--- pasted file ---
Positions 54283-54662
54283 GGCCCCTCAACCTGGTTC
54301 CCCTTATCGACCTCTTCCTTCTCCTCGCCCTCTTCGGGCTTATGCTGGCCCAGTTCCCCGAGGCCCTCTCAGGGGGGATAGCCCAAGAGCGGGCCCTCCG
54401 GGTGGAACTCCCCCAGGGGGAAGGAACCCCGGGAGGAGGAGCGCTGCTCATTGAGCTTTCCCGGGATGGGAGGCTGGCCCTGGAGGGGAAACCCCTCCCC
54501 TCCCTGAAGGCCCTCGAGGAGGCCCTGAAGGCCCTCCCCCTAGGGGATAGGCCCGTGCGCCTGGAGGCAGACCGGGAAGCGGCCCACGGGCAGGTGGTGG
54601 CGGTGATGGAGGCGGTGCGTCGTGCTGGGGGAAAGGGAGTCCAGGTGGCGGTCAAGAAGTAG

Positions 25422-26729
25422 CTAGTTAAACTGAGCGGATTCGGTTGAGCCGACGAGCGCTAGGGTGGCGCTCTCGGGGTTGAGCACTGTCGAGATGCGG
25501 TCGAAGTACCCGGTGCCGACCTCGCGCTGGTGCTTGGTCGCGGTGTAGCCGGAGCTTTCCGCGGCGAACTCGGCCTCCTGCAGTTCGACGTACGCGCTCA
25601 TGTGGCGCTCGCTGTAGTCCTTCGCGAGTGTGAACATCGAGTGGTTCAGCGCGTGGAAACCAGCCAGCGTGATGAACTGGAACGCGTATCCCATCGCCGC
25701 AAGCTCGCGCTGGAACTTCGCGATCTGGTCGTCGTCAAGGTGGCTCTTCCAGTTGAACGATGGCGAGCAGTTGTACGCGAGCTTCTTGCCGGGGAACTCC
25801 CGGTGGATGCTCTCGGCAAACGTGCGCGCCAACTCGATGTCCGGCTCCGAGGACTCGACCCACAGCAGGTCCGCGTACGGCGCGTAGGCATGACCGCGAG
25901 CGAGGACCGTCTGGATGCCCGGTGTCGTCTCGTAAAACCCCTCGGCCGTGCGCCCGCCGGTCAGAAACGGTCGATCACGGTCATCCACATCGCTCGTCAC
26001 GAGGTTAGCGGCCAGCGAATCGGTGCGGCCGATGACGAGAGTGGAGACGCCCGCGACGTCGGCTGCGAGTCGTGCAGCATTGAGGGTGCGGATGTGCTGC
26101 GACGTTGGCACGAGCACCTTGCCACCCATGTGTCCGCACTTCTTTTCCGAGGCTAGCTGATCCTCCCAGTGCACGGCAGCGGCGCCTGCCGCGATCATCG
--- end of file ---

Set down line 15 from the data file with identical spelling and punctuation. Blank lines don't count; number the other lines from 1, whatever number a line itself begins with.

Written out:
26101 GACGTTGGCACGAGCACCTTGCCACCCATGTGTCCGCACTTCTTTTCCGAGGCTAGCTGATCCTCCCAGTGCACGGCAGCGGCGCCTGCCGCGATCATCG